The New York Times has a surprisingly clear essay on why jokes are hard to remember:
Really great jokes, on the other hand, punch the lights out of do re mi. They work not by conforming to pattern recognition routines but by subverting them. “Jokes work because they deal with the unexpected, starting in one direction and then veering off into another,” said Robert Provine, a professor of psychology at the University of Maryland, Baltimore County, and the author of “Laughter: A Scientific Investigation.” “What makes a joke successful are the same properties that can make it difficult to remember.”
People sometimes ask why I despise the tabloids so much. Here’s the reason: the front page of the Scottish Sunday Express this weekend exposed the shocking behaviour of the now-18-year-old survivors of the Dunblane massacre. It’s an utterly despicable piece of journalism, and Andrew lays into it appropriately:
They, or at least some of them, are drinking and fighting and having sex and then posting about it on social networking sites. That all sounds pretty reasonable to me, and it’s actually good to see that the shooting hasn’t totally wrecked their abilities to live normal lives. But the Express seems to think that that’s somehow Not On. No, these people are Dunblane Survivors, and that means they have to spend their every waking second Honouring The Memory Of Their Fallen Classmates. If they do anything else, like have fun or something, they’re Shaming Their Fallen Classmates.
The Sci-Fi channel is aiming to shake its ‘geeky image’, by changing its name to ‘SyFy’. Apparently they a) only have the 1980’s definition of ‘geek’ and b) have no concept of the people who watch their shows. Patronising cretins:
During its fourth-quarter earnings call, parent General Electric said Sci Fi racked up a double-digit increase in operating earnings despite the beginnings of the recession.
Nevertheless, there was always a sneaking suspicion that the name was holding the network back.
“The name Sci Fi has been associated with geeks and dysfunctional, antisocial boys in their basements with video games and stuff like that, as opposed to the general public and the female audience in particular,” said TV historian Tim Brooks, who helped launch Sci Fi Channel when he worked at USA Network.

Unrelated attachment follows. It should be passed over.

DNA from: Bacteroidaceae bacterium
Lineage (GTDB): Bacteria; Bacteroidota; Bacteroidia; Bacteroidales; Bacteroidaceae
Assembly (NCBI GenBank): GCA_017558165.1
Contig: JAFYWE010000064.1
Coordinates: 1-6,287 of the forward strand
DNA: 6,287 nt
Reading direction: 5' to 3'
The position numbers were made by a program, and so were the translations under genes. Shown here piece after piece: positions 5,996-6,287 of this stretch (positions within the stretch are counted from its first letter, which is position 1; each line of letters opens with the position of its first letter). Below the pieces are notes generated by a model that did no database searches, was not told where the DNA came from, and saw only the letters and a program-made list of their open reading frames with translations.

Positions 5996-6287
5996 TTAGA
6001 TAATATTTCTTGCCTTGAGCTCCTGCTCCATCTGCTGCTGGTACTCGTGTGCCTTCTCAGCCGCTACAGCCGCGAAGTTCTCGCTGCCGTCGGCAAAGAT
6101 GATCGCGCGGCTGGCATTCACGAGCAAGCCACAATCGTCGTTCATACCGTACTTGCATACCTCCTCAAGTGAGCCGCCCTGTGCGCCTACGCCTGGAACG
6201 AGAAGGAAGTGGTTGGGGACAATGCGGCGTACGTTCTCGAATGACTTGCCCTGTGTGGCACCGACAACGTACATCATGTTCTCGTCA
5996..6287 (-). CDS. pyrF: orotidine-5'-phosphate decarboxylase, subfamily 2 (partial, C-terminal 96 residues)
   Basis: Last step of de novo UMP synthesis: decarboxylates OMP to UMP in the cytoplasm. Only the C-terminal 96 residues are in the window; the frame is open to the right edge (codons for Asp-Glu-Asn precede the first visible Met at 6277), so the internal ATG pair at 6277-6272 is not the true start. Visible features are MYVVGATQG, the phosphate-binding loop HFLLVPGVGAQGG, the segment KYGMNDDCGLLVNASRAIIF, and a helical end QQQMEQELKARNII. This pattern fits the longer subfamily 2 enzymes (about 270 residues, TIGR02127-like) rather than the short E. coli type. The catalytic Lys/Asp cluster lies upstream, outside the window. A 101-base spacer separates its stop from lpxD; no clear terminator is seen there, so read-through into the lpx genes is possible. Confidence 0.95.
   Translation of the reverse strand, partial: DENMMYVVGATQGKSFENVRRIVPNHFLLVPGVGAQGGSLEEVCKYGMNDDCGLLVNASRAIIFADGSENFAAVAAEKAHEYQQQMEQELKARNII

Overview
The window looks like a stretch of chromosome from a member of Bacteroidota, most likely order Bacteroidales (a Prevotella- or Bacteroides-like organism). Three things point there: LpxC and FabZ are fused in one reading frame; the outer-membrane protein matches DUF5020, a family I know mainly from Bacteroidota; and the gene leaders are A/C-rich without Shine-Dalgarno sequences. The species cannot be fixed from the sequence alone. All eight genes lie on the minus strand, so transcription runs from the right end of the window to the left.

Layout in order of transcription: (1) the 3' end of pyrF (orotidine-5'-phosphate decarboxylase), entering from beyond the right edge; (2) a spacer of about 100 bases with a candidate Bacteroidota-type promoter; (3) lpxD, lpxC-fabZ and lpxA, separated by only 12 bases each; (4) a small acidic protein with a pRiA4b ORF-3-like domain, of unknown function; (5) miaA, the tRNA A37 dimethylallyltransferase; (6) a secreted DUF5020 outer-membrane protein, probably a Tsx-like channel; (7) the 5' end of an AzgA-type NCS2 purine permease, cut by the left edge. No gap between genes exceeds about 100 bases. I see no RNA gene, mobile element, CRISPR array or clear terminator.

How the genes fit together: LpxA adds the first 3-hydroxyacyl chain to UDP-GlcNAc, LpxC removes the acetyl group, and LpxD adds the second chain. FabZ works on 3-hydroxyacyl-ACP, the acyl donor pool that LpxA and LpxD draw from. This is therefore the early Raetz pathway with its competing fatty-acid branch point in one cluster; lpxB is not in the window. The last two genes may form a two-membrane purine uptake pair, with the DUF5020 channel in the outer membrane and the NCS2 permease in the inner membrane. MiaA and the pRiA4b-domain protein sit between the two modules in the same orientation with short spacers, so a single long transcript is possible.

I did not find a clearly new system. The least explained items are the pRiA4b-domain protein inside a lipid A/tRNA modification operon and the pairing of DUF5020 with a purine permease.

qwghlm has a thoughtful piece on the reasons Twitter has taken off a few years after the rise of blogging, and why 140-character-brevity isn’t indicative of short attention spans:
Watchmen (and the other examples Johnson cites and expounds upon inEverything Bad Is Good For You) show that when consuming media, depth and brevity are not totally irreconcilable; you can concentrate on something difficult and concrete as well as enjoying content 140 characters at a time. And yet Twitter often gets demonised as a posterboy for the inanity of Web 2.0. Perhaps that’s no surprise, with its chief characteristics of brevity and ephemerality, the exact opposite of how we have consumed media in the past. Given that “value” of old media was often measured on its length (writers being paid by the word) or durability (all those books and records on your shelves), what’s produced in new media is often characterised as comparatively worthless, particularly by those who cut their teeth in the old media.
Finally, the iPhone 3.0 software was announced today. Lots of cool stuff: picture-messaging, cut-and-paste, control of bluetooth devices (great if you have one of those house-controlling boxes) and turn-by-turn navigation, meaning I can finally leave the sat-nav at home. It’s seems to be just me left disappointed by the lack of video recording (maybe I’ve missed something). After seeing the Nokia N95’s impressively high-quality recording of Thriller last week, I was really hoping it’d come to the iPhone. Hopefully they’re leaving that for a hardware announcement this summer…